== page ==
Ann Brown, 11:41 am AFKI Original
Starting a business in Uganda is hard when you’re a woman. The elders in some communities think you should get married and have kids instead. You have to prove your worth. Jamila Mayanja took something as simple as washing clothes and turned it into a business that’s helping empower women in Kampala. Mayanja participated in U.S. President Barack Obama’s Young African Leaders Initiative in 2015.
Ann Brown, 9:56 am AFKI Original
He turned $250 in startup funds into more than $6 million, and may be on his way to becoming Africa’s first tech billionaire. His company is one of Africa’s leading digital marketing agencies. He wants Nigeria to have more exportable technology and services that can compete globally, and like other global tech entrepreneurs, he’s bcoming a venture capitalist. “We are just starting,” said Abasiama Idaresit, 36.
Ann Brown, 9:09 am
there’s a lot more going on in Sal, Cape Verde’s most popular island, than meets the initial eye. The island is teeming with luxurious all-inclusive five-star resorts, mostly opened by foreign investors, and many well-known global brands. There’s a lively town center full of restaurants and music venues. Lush white sand beaches lure you to the sand and turquoise sea. You can also venture out on a various nature, historical, and water sports excursions.
Ann Brown, 6:30 pm
I went on a cachupa tasting test in Praia, trying the dish all around town. That’s when I discovered that everyone makes cachupa differently — and you can get it everywhere. Almost every restaurant serves it. On Saturdays you can find people cooking it in large kettle pots outside of their homes for hours and serving it up to everyone in the neighborhood — sometimes for money, sometimes for free. Men and women alike cook cachupa. And some of the best I have had were actually cooked up by men.
Ann Brown, 11:23 am AFKI Original
African women often struggle to find beauty products that cater to their skin tone and hair texture. Many are desperate for high quality, natural and organic skincare products, says the Kenyan-Australian CEO of skincare line Afya Organics. Highly wired and open to change, Africans are also very vocal about what they do and don’t like. This has created a bold and aggressive marketplace. Neva Mwiti-Read saw an opportunity to create a global cosmetic firm that capitalizes on the beauty secrets of Africa. Check out her AFKInsider interview.
Ann Brown, 11:26 am AFKI Original
Cell phone use is growing exponentially in Africa, but with electricity scarce, charging those phones is a challenge. Africa-born, U.S.-educated entrepreneur Henri Nyakarundi saw a business opportunity. He developed a franchise system that lets other entrepreneurs run his solar-powered mobile kiosks as their own businesses in Rwanda. Now he’s developing software for content providers.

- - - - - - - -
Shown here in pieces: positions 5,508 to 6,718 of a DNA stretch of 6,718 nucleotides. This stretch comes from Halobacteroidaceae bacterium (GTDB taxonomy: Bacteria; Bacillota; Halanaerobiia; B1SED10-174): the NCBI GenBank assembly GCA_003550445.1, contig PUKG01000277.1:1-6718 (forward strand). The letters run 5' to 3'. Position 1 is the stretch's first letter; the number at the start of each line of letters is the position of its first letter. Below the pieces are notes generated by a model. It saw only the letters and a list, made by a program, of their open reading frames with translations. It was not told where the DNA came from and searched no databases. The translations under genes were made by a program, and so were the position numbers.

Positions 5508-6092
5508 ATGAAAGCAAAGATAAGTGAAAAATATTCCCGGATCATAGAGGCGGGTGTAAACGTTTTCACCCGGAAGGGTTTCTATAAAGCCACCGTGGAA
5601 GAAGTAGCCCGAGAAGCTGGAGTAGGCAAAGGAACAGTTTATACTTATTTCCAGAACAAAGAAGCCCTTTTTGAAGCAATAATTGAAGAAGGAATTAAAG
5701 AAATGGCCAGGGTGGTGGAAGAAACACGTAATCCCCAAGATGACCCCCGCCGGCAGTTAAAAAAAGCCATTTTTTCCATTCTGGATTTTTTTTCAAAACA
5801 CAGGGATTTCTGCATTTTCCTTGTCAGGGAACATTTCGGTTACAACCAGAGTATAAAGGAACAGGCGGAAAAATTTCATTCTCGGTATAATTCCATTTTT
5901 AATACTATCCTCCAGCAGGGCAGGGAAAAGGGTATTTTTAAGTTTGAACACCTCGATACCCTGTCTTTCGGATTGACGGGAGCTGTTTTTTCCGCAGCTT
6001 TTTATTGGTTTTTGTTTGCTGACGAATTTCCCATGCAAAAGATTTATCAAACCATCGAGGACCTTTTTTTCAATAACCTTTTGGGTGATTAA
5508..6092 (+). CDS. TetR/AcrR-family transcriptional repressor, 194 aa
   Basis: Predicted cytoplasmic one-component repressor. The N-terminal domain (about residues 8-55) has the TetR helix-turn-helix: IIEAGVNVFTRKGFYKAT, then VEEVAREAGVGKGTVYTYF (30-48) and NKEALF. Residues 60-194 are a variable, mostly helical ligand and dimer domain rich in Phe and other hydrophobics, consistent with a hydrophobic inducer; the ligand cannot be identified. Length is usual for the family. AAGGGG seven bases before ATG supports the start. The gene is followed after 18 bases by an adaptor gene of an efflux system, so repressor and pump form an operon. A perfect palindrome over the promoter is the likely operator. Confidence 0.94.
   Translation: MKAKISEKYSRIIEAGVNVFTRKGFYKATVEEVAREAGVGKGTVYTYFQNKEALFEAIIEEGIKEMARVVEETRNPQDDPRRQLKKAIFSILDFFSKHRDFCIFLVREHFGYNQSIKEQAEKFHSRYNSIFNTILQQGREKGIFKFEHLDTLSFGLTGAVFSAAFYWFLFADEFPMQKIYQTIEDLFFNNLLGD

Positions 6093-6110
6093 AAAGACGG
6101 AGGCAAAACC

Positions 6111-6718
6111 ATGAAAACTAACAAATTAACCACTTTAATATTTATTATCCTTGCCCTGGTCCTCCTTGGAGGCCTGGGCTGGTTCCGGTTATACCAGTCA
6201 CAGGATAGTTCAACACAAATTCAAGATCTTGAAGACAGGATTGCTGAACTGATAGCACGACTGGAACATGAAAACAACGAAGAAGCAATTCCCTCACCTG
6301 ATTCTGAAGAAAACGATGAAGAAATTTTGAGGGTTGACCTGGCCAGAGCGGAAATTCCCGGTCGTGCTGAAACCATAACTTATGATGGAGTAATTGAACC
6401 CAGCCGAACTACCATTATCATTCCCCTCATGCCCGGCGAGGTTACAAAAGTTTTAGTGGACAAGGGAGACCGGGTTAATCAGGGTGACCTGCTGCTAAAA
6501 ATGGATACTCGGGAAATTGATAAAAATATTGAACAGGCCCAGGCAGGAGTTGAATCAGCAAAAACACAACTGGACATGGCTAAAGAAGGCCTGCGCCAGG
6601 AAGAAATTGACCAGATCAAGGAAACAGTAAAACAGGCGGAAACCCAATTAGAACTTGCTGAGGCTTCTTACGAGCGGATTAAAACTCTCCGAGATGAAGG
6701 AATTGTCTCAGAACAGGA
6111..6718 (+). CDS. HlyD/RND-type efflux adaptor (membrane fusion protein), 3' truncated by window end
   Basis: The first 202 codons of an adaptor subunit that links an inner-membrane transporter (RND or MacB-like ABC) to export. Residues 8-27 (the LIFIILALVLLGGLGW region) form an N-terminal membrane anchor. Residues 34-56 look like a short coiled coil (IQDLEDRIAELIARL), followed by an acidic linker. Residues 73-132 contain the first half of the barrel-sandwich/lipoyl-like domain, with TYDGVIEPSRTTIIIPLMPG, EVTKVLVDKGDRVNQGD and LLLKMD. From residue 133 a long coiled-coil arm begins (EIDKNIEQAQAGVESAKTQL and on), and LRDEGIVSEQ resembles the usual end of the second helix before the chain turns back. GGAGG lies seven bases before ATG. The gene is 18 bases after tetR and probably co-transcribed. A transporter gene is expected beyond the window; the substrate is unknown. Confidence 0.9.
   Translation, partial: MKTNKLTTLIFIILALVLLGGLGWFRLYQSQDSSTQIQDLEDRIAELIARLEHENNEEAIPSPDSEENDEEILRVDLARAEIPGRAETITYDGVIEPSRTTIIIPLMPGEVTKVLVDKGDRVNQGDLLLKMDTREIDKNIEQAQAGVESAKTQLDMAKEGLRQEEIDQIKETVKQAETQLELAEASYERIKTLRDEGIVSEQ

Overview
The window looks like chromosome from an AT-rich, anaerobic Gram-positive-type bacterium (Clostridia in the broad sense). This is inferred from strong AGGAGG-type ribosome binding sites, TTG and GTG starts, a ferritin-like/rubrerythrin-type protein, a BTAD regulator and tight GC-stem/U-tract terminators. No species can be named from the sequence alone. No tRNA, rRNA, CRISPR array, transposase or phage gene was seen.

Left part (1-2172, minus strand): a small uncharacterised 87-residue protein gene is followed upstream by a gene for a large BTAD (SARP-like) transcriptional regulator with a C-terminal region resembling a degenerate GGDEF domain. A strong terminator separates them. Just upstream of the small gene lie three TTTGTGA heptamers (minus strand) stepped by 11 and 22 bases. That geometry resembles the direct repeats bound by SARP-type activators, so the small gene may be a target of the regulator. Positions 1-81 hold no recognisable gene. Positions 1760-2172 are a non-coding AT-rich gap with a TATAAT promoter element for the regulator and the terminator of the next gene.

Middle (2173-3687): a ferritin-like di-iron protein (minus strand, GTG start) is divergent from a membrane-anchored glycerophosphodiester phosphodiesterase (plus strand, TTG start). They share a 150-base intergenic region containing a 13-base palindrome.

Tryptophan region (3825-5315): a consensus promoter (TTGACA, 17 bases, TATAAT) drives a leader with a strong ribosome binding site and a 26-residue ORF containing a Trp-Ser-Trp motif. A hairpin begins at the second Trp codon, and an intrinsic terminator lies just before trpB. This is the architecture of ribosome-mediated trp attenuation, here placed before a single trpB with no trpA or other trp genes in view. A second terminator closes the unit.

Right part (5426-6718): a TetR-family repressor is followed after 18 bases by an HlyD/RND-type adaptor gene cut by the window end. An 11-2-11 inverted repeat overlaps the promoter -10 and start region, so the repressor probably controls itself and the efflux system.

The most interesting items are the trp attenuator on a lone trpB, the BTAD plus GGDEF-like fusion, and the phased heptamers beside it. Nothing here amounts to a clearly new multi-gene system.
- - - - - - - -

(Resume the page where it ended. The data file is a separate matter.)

Ann Brown, 7:57 am AFKI Original
What do you do for an encore when you’ve been a World Bank executive, worked at JP Morgan in London, and done policy analysis for the U.N. in New York? If you’re Canadian-Kenyan Wandia Gichuru, you strike out on your own. Not in finance. In fashion — fashion with a social goal. Gichuru has lived in Mozambique, Sudan and Uganda. She spoke to AFKInsider about why she chose Kenya for her business, Vivo Activewear.
Ann Brown, 4:00 am AFKI Original
With some world-class funding (Rockefeller Foundation) this Uganda-based startup accelerator encourages young African entrepreneurs to experiment and benefit from failure. “We believe in militant transparency and thus find it OK to tell the world where we have had false starts,” said co-founder Joachim Ewechu in an AFKInsider interview. “We know we are going to fail sometimes. The magic for us lies in recognizing when we have failed, understanding why and working to improve.”
Ann Brown, 7:31 pm AFKI Original
The only makeup Suzie Wokabi could find was imported and overpriced, so she started her own cosmetics company in Kenya. Wokabi trained at MAC Cosmetics in the U.S. but said she always planned to return home with experience to “build my Kenya and its beauty industry.” Oscar-winning actress Lupita Nyong’o is now a fan. Wokabi spoke to AFKInsider about her most important business lessons.
Ann Brown, 1:15 am AFKI Original
There is more to Push Ismokol Clothing than just selling clothes. The co-founders behind the South African-based company, Nkululeko “Bibi” Maseko and Karidas Tshintsholo, have many more goals for their venture than being a successful clothing company. The pair wants to create “African solutions to African problems.” The strive to encourage consumers to buy African-made fabric over Chinese textiles.